Minority Report

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This woman–sheí¢â‚¬â„¢s looking across the water toward Cebu, planning a future trip; or toward the white fishing boat in the distance where her husband is working, waiting for his return; or perhaps sheí¢â‚¬â„¢s just looking: standing there, late in the summer afternoon, looking out at the sea and the sky for no particular reason, enjoying time, happy to be alive.

I hope so. For all the problems and daily concerns that her life gives her, it also presents her magnificent vistas, timeless moments like this that remain in memory, a part of her– even years after whatever purpose it was that brought her here has been forgotten.

And so it goes. This is my 52nd Minority Report, one full year of weekly texts and pictures. I must confess that if I had attempted to do this amount of work all at once, I would have been too intimidated even to begin and done nothing. Doing it this way, piece by piece, Ií¢â‚¬â„¢ve done quite a bit. Ití¢â‚¬â„¢s been like building up a savings account.

Some of these pieces have been critical of life here in Dumaguete. I wrote about and pictured things that I thought bad –not out of a particularly bitter view of life, but simply because nobody else seemed willing or able to look at them.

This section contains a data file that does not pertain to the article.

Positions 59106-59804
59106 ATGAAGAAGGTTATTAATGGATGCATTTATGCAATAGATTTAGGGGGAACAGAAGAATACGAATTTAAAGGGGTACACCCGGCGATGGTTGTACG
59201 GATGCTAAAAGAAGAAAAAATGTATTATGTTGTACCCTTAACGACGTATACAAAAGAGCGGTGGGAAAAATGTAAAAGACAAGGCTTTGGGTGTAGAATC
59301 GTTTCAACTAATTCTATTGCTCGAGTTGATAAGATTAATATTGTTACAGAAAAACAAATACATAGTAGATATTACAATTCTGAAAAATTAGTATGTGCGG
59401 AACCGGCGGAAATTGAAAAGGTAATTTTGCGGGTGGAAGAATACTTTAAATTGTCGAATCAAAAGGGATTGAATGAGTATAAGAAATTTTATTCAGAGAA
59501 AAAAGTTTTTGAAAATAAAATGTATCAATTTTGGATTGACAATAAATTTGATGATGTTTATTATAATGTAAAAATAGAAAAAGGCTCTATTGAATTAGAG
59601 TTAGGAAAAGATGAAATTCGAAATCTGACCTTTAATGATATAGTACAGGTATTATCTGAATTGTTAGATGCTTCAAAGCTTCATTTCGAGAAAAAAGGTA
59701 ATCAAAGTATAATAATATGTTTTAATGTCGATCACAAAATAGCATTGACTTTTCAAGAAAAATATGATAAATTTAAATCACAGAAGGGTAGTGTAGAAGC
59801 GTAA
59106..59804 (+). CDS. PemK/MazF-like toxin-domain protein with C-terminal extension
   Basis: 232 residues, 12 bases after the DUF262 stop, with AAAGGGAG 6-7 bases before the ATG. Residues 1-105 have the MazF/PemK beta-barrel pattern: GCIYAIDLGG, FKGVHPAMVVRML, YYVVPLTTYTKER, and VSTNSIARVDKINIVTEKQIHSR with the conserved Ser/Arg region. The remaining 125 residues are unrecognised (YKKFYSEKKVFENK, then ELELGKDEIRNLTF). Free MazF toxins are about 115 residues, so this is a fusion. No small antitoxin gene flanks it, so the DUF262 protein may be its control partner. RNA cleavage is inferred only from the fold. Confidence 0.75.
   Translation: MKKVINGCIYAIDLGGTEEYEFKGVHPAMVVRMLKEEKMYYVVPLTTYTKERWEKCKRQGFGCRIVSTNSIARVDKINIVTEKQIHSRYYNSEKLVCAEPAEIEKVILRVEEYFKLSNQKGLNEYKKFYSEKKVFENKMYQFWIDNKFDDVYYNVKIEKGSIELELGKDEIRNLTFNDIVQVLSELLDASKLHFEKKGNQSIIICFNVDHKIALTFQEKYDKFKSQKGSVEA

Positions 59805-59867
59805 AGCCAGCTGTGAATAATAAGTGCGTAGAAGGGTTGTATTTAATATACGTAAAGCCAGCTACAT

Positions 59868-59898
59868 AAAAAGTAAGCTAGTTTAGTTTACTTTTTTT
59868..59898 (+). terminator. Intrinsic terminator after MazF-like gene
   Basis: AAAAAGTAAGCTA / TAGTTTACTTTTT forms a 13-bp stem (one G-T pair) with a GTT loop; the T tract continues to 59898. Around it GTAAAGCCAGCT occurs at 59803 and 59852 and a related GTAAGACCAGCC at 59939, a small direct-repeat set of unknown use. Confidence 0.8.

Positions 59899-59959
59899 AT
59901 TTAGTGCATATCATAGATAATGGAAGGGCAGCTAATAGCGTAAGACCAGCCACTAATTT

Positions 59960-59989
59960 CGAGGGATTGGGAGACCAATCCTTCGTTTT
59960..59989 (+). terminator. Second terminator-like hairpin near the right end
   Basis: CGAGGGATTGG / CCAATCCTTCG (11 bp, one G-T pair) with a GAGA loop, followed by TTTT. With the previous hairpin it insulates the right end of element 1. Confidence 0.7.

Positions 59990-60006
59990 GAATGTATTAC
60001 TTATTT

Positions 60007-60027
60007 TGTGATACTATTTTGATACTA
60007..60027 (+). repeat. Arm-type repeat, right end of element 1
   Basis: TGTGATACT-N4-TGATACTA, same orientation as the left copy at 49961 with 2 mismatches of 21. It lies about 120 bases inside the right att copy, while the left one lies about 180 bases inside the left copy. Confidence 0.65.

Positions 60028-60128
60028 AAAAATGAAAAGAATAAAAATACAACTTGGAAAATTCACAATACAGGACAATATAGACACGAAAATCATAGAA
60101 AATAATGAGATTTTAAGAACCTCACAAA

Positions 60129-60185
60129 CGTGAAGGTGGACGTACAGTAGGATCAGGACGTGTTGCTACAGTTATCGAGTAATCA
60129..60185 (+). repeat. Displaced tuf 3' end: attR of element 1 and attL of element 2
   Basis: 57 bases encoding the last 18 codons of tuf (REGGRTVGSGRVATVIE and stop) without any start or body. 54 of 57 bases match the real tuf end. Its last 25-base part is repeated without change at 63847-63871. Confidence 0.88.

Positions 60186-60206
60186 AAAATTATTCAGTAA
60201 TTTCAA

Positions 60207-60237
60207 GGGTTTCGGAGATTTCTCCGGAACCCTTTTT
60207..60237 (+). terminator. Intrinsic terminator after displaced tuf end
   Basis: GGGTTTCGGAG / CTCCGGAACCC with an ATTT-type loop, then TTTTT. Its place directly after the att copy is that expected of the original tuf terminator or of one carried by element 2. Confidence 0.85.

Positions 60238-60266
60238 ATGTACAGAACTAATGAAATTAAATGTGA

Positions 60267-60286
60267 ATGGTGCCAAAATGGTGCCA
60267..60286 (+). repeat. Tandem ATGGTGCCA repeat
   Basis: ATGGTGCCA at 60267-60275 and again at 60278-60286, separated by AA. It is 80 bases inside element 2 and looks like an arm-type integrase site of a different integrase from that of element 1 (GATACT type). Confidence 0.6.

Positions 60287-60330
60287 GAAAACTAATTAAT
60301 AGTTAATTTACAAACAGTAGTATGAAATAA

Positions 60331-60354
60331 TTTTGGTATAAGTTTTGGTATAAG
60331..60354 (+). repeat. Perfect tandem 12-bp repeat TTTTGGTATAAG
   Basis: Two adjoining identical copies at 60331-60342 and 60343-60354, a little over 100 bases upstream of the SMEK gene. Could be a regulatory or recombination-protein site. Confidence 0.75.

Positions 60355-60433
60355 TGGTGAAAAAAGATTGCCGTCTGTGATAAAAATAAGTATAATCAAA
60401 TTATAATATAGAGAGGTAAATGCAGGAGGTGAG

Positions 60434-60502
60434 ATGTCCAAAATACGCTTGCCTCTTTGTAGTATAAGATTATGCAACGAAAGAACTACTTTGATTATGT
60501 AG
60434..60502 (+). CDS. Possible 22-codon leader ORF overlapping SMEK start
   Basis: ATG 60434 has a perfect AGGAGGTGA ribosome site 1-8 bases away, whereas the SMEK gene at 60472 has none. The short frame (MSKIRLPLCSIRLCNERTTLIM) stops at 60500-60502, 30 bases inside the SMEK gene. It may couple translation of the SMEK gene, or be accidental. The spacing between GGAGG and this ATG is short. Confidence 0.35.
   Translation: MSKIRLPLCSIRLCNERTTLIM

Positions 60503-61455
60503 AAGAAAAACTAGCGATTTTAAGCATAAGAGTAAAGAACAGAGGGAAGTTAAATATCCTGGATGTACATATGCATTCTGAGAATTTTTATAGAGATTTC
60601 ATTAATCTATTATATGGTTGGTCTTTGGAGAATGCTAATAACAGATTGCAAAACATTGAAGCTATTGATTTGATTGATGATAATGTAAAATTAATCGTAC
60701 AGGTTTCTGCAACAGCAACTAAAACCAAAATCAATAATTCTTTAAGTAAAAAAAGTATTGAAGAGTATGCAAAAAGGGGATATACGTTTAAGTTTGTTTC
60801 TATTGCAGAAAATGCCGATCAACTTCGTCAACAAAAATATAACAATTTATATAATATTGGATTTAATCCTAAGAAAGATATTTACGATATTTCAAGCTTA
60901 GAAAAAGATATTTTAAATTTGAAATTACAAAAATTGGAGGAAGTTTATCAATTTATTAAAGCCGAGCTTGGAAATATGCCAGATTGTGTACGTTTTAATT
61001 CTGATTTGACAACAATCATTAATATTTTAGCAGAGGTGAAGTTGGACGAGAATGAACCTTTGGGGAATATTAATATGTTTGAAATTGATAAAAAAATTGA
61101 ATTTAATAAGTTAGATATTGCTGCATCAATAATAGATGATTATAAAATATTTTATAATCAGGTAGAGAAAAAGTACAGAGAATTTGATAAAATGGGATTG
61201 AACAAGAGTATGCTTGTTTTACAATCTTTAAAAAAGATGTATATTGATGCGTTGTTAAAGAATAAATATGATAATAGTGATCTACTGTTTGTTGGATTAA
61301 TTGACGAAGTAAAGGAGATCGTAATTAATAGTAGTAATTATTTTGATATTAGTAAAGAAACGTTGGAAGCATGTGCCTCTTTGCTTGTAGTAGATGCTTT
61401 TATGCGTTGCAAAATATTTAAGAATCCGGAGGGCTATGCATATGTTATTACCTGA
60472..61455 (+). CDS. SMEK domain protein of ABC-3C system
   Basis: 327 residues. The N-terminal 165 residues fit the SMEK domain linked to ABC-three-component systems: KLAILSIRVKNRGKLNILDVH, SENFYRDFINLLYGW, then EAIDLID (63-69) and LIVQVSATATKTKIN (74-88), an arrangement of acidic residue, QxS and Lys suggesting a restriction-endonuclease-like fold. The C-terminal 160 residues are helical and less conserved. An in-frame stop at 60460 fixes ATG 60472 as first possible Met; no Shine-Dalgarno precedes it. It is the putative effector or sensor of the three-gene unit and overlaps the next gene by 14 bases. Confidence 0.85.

But most of what Ií¢â‚¬â„¢ve done here has been simply to observe the life I saw around me from a point of view not available to most people here. Ií¢â‚¬â„¢m certainly not a tourist. I have lived and worked here long enough to be intimate with its people and its daily life. But Ií¢â‚¬â„¢m still an American, and I still see the world around me from that point of view.

So Ií¢â‚¬â„¢m both close and distant here. Ií¢â‚¬â„¢m close enough to be a part of life here, and at the same time Ií¢â‚¬â„¢m distant enough to see things around me that others might be unaware of- and I hope that this viewpoint can be of some value for those who read this column. And also for those who look at the photographs; what I see here means as much as what I say about it.

Like this picture, this moment that I caught on a summer afternoon. Ití¢â‚¬â„¢s not a happy picture, but ití¢â‚¬â„¢s not a sad picture either. Ití¢â‚¬â„¢s just a different way of seeing things, a minority report.

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